Northern Pike Habitat Restoration

Northern Pike are the second largest predator fish in the Bay of Green Bay. The Bay is a fertile estuary of Green Bay’s Fox River and an arm of Lake Michigan. Wisconsin Department of Natural Resource’s fishing creel surveys, netting results and other observations have noted the once robust Northern Pike population on Green Bay has fallen precipitously. Successful ‘early ice’ Northern Pike fishing on Green Bay has become only a fond memory. Walleyes have been a success story but the depleted Northern Pike population, along with the recovering but a still small population of Muskellunge, has led to an unbalanced predator/prey balance on the Bay, strongly tipped toward forage fish such as Gizzard Shad or White Perch.

Green Bay Northern Pike have evolved generally to leave the Bay each spring and attempt to spawn in inland wetlands. They sometimes travel tens of miles up flooded road ditches and small streams to reach a suitable wetland during March and April. Along the way they often encounter impediments to passage, such as dams or poorly positioned culverts. They are also vulnerable to natural and human predators. If the fish are able to pass through or over the obstacles, they may find that there are no suitable wetlands in which to congregate and spawn at the end of their journey.

In 2007, the Brown County Land and Water Conservation Department received a grant from the National Fish and Wildlife foundation to restore the Bay’s declining Northern Pike population.  Then we received a four year grant from the U.S. EPA’s Great Lakes Restoration Initiative (GLRI) and additional funding from the Green Bay /Fox River Natural Resources Damage Assessment Trustee Council, U.S. Fish and Wildlife Service, Ducks Unlimited and other sources.

To begin our work, we found surprisingly little research on Green Bay’s Northern Pike.  We relied on past work from Dick Rost– retired Wisconsin Department of Natural Resources fish technician and others to form specifics of our restoration plan.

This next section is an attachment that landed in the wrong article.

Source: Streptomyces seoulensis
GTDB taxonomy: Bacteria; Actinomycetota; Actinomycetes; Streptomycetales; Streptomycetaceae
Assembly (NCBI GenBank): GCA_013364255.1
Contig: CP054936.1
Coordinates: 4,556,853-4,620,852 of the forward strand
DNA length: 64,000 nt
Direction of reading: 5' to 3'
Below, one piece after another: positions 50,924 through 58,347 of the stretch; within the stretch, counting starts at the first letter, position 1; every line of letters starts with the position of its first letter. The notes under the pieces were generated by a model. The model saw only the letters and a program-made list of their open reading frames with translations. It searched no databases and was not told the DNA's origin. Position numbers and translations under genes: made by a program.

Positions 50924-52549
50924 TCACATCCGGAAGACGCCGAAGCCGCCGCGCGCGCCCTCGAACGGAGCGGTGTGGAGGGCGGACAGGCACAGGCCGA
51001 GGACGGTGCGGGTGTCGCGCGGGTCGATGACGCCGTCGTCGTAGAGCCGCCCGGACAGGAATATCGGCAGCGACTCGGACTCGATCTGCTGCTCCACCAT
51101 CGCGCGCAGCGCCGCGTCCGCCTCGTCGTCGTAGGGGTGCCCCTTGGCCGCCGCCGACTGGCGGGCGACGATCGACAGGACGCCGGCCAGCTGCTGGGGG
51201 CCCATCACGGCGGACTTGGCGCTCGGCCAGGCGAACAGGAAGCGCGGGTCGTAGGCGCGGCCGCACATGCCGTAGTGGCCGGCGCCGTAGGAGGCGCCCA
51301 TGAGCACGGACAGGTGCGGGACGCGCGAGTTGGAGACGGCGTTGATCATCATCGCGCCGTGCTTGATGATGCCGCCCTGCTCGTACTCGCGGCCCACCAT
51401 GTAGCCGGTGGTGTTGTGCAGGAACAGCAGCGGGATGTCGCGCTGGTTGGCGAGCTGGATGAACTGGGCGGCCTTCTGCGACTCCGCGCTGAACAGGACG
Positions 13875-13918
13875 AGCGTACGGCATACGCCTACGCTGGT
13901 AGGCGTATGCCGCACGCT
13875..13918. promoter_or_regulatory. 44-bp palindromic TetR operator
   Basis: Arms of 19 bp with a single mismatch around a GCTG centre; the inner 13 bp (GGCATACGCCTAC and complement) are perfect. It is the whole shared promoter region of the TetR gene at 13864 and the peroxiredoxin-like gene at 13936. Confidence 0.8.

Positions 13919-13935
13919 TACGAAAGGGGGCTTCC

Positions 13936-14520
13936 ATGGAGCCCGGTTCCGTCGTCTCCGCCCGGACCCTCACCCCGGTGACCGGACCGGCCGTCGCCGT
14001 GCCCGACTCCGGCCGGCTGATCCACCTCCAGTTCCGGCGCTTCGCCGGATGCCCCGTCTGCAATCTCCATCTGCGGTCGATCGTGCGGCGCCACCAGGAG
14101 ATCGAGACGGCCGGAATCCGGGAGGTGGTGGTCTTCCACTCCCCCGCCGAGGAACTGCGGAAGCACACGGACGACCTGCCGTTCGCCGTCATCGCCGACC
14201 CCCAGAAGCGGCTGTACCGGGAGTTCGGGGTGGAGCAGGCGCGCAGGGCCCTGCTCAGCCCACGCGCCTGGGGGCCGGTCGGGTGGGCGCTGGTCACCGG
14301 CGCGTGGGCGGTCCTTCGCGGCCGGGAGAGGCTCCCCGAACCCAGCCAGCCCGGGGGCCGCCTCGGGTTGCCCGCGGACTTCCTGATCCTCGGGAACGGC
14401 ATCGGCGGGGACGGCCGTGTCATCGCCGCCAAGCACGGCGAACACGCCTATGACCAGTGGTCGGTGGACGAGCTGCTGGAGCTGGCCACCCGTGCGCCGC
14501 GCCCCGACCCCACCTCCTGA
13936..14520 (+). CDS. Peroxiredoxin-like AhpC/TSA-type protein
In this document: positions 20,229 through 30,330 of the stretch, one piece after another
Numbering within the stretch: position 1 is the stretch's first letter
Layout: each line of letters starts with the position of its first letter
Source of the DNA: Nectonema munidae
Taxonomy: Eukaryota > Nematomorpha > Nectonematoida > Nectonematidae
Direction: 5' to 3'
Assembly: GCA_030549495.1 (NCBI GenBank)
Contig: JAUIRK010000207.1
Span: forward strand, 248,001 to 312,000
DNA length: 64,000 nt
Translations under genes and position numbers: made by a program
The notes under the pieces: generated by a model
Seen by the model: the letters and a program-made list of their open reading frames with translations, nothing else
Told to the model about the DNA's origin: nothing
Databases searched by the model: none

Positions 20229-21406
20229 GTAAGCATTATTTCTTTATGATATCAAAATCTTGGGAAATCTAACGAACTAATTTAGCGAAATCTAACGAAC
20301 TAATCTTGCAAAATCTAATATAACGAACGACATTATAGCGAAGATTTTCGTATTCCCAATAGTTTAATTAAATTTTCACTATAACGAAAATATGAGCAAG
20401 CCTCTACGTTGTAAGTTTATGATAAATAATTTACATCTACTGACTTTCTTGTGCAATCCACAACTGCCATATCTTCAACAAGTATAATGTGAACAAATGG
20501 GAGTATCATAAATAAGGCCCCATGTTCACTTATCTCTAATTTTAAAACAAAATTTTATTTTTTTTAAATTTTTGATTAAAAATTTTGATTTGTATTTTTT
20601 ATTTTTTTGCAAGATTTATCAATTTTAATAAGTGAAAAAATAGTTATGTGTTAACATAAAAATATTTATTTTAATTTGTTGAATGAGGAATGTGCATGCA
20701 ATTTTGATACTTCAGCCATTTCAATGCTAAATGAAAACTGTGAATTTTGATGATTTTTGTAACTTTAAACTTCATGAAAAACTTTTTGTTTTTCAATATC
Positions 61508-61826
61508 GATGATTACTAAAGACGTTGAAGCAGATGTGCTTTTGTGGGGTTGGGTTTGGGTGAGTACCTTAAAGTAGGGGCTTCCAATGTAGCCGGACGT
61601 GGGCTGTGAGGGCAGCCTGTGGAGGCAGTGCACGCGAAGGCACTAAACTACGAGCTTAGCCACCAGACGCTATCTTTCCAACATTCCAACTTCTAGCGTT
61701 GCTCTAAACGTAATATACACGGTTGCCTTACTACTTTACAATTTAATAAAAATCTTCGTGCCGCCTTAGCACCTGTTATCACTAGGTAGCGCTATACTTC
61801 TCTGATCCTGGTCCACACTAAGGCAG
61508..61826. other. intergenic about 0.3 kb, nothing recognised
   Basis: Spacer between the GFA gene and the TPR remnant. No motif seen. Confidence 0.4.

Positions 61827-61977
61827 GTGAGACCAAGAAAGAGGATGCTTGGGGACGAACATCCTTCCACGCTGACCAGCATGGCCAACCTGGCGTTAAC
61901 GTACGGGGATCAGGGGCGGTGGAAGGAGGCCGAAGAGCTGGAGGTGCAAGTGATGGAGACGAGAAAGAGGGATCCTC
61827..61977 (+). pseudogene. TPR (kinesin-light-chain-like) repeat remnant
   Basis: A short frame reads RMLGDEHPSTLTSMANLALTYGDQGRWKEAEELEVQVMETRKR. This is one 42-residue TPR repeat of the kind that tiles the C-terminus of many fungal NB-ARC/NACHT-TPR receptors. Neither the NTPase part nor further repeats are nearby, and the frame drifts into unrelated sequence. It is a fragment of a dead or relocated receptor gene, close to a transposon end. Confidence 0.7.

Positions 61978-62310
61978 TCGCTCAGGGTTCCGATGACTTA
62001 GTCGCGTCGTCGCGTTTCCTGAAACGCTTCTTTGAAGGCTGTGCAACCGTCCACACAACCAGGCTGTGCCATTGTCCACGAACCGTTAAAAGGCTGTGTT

We set two goals:

  1. To find and remove impediments to fish migration in streams and road ditches leading from the Bay to potential spawning wetlands on Green Bay’s West Shore.
  2. To restore wetland destinations that have become degraded and lost the ability to provide suitable spawning habitat.

Since 2007, we had completed 50 wetland restorations or impediment removals on streams and road ditches on Green Bay’s west shore, primarily in the Village of Suamico and Town of Pittsfield. We’ve found that completed wetland restorations benefit many species of amphibians, waterfowl, reptiles and other fish species. They either live in the restored habitat or use it to reproduce.

But Northern Pike spawning success in some of our early projects had been disappointing. The flat topography of the area leads to flashiness or quick rises and falls in stream and ditch water flow. That can strand adult fish or dry out developing eggs and young fry. But we continued and learned some valuable lessons. Many fish spawning events are chancy at best so we learned to try to mimic a natural wetland that maintains a flat gentle flow throughout the spawning and egg development time period. Sometimes that condition requires a water control structure that holds the falling water levels just a little bit longer to save the developing eggs, especially during a low precipitation spring.

With that knowledge and experience we began producing some restorations that have been widely successful! On one site off of Brown Road in Suamico, we trapped 10,500 Northern Pike fry in 2013 leaving the wetland and continuing to the ditch to begin their journey to the Bay. Many other sites have shown impressive success rates.

In 2015, we decided to expand our efforts. We believe there might be an untapped spawning potential on tributaries of the Green Bay’s Fox and East Rivers. But many of these waterways are small and turbid.  Their watersheds originate in areas of heavy soils and suffer from agricultural and residential non-point pollution. We use fyke nets to locate the adults and fry traps to locate young of the year Northern Pike in the small streams.

To date, we have recorded exciting results in a few of the urban creeks! Some have shown impressive numbers of adult Northern Pike using the waterway for their spring spawning migration. After one season of young of the year trapping though, we have yet to show much for spawning results.

Continued research should allow us to narrow down some of the problems Northern Pike are encountering in these watersheds. We will then develop plans to correct some of those problems. The need to provide spawning habitat continues. “The accomplishments of Brown County Land and Water Conservation Department and other partners such as Oconto County LWCD, Ducks Unlimited, The Nature Conservancy, Oneida Tribe, and University of Wisconsin (Green Bay and Madison) over the last several years will continue to benefit Northern Pike and other wetland-associated species for many decades to come, and ultimately make the area a better place to live and recreate in,” said Tammie Paoli – WI DNR Green Bay Fisheries Biologist.

Submitted by: Charles Larscheid
Manager – West Shore Northern Pike Habitat Restoration Project
Brown County Land and Water Conservation Department


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